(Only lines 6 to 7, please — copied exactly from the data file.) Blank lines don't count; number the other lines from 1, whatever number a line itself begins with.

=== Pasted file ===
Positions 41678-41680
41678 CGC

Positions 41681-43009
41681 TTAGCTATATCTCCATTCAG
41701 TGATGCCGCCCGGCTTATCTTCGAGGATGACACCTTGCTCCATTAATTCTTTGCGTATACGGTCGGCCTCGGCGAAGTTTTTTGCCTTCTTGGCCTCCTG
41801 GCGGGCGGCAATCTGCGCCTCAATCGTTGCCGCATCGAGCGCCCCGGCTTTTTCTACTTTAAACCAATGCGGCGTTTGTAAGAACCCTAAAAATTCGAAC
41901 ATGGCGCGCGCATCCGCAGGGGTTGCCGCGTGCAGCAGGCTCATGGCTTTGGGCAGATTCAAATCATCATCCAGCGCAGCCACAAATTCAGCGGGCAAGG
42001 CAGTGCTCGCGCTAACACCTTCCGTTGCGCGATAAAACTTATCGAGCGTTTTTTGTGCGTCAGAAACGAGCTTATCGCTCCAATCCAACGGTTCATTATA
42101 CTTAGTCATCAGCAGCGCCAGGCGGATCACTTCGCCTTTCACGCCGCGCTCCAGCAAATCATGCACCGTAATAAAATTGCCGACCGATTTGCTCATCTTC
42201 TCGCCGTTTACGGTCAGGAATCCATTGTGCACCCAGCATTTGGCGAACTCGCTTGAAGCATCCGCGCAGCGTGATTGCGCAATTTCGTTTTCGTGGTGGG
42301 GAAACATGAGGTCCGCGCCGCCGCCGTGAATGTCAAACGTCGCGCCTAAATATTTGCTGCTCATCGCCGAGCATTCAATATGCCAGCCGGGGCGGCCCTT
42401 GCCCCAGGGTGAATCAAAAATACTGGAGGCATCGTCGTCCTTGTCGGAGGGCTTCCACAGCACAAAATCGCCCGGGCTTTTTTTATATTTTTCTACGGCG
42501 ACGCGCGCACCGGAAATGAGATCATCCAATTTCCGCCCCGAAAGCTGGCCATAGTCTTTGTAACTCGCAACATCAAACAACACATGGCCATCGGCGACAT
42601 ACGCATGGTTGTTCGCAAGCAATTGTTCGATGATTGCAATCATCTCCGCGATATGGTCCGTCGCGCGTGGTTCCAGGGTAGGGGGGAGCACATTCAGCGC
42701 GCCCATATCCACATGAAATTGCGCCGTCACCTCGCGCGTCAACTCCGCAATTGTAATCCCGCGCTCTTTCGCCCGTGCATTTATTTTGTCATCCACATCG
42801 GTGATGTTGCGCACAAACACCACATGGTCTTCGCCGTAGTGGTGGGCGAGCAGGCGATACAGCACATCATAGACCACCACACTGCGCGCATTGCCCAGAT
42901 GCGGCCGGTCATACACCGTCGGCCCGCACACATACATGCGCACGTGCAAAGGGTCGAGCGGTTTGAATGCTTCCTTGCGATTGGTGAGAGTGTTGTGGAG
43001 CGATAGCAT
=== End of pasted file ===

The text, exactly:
41801 GCGGGCGGCAATCTGCGCCTCAATCGTTGCCGCATCGAGCGCCCCGGCTTTTTCTACTTTAAACCAATGCGGCGTTTGTAAGAACCCTAAAAATTCGAAC
41901 ATGGCGCGCGCATCCGCAGGGGTTGCCGCGTGCAGCAGGCTCATGGCTTTGGGCAGATTCAAATCATCATCCAGCGCAGCCACAAATTCAGCGGGCAAGG